When pregnant women drink alcohol, any amount, at any time during their pregnancy, they are putting their developing babies at risk for lifelong problems that range from physical birth defects to developmental, learning, and behavioral abnormalities. That is the message of a Clinical Report just released by the American Academy of Pediatrics.

Research has determined that there is no safe amount of alcohol use during pregnancy. Nor is there a safe trimester for drinking. According to the report, “Prenatal exposure to alcohol can damage the developing fetus and is the leading preventable cause of birth defects and intellectual and neurodevelopmental disabilities.”

The risk is the same regardless of the forms of alcohol, from beer and wine to liquor.

Drinking in the first trimester makes it 12 times likelier a woman will give birth to a child with Fetal Alcohol Spectrum Disorder. This risk increased to 61 times the odds when drinking occurs in the second trimester. The risk is the same regardless of the forms of alcohol, from beer and wine to liquor.

Fetal Alcohol Spectrum Disorders

The term, Fetal Alcohol Spectrum Disorders (FASD), encompasses the entire range of diagnoses that are known to be related to alcohol intake during pregnancy.

Fetal Alcohol Syndrome (FAS) is diagnosed when an infant has (a) poor growth either during gestation or after birth,(b) a characteristic appearance to the face affecting the size of the eyes and the area around the upper lip and nose, and (c) specific neurologic abnormalities.

Alcohol-Related Physical and Neurological Defects
However, not all children exposed to alcohol prenatally show this highly recognized presentation, even though their brains have been affected by exposure to alcohol in the womb. This has led to under-diagnosis of FASD, so there is the need for more descriptive categories.

The sub-category of Alcohol Related Birth Defects (ARBD) includes children who have had prenatal exposure to alcohol and have certain characteristic physical malformations and congenital anomalies that affect their organ systems but they have normal neurodevelopment.

FASD is completely preventable but once it occurs, it is not curable.

In contrast, Alcohol Related Neurodevelopmental Disorders (ARND) refer to those children who may not show characteristic physical abnormalities but they have a history of alcohol exposure and manifest problems with development and behavior.

Prenatal alcohol exposure is also known to cause small head size, underdevelopment of the jaw, and cleft palate. It affects the functions of parts of the brain, as well as other organs, including heart and blood vessels, kidney, bones and muscles, vision, and hearing systems. Research has also shown that alcohol exposure impacts the size of the brain and its sub-structures.

Problems In Thinking and Social Skills
The developmental, behavioral, and thinking problems that occur in prenatally alcohol-exposed individuals last a lifetime. They cause academic and behavioral problems in early life and prevent adults from achieving their full potential in society. They range from subtle learning problems to significant intellectual disability and lower IQs.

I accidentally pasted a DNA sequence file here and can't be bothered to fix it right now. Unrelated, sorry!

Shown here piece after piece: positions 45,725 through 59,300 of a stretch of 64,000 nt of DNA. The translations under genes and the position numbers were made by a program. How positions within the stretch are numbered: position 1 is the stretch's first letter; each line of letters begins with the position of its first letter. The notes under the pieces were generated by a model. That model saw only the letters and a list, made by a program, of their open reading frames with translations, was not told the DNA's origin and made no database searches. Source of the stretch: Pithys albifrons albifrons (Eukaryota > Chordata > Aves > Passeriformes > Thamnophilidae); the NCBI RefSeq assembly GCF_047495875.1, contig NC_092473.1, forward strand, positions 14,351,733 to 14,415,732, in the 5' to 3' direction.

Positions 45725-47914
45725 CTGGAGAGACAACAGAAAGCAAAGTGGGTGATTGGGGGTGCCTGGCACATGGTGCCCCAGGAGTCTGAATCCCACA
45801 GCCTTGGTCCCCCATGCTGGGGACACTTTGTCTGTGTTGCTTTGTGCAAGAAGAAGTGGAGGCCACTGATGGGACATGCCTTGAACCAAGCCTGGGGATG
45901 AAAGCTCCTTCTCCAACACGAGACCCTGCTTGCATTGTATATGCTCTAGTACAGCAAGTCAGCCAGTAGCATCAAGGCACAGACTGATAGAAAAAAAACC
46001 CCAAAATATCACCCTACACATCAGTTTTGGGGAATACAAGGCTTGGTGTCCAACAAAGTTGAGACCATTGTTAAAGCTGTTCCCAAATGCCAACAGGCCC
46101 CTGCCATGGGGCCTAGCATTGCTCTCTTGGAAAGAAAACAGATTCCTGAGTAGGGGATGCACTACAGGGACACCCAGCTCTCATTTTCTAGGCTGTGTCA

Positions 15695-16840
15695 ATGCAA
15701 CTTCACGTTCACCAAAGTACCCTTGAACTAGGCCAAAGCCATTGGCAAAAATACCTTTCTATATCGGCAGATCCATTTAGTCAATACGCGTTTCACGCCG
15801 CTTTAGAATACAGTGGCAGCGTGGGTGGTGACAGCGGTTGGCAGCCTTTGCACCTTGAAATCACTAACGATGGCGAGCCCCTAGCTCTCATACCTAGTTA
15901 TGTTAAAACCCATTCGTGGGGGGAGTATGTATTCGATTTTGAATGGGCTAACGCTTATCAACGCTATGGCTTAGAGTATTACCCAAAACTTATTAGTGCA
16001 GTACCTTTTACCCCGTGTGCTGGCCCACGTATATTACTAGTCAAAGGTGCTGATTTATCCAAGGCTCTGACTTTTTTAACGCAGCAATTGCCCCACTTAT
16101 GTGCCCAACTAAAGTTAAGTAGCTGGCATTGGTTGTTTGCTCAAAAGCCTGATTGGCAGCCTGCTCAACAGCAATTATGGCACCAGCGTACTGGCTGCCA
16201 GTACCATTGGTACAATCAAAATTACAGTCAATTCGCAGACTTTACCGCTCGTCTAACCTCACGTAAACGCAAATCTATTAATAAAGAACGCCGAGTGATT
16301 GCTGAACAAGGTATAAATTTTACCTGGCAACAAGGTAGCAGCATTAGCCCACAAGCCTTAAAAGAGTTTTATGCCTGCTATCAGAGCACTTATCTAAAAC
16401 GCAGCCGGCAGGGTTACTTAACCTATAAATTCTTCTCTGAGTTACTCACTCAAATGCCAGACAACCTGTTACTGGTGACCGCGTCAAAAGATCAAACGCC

Attention deficit disorder occurs more often among those with FASD; so do poor memory, poor reasoning and problem solving skills. Children and adults with FASD process information more slowly and have greater difficulty using language to express their thoughts and needs. These problems impair children's social interactions and relationships with friends, family, teachers, and colleagues.

Mental Health Issues
Individuals with FASD have a higher incidence of psychiatric, emotional, and behavioral problems than the general population — just like other people with intellectual disabilities. They are highly likely to experience anxiety depression, substance use, addiction and suicide. They also have higher rates of behavioral disturbances at school, trouble with the law, and are often either underemployed or unemployed.

Treatment And Support
FASD is completely preventable, but once it occurs is not curable. Accurate identification of the syndrome can help patients and their families by providing them with education, interventions, and support. Parents can learn to manage behaviors; schools can offer educational interventions. Social settings that maximize the individual's strengths can also have helpful impact on their long-term outcome.

Women who are trying to become pregnant and those who are having unprotected intercourse and are not trying to avoid pregnancy should consider abstaining from alcohol to avoid exposing a newly developing fetus.

Sometimes medications can be helpful, but there is no one drug or class of drugs that is predictably effective for all individuals. Those with FASD must have their care individually tailored to meet their constellation of symptoms. They are served best by multidisciplinary teams addressing medical, social, educational, and emotional needs.

Reassessment of their status and modifications in recommendations will be required throughout their lives, as the disabilities associated with FASD will manifest in different ways at different life stages, and the challenges to the individual and their families will change as well.

What Women Can Do

This spectrum of defects and problems related to alcohol are completely preventable by abstaining from alcohol use during pregnancy. Unfortunately, alcohol use is highly prevalent among women of child bearing age in the United States and women may not realize that they are pregnant until they are several weeks along.

Women who are trying to become pregnant and those who are having unprotected intercourse and are not trying to avoid pregnancy should consider abstaining from alcohol to avoid exposing a newly developing fetus. Again, there is no safe amount of alcohol to consume during pregnancy and there is no safe trimester for its consumption.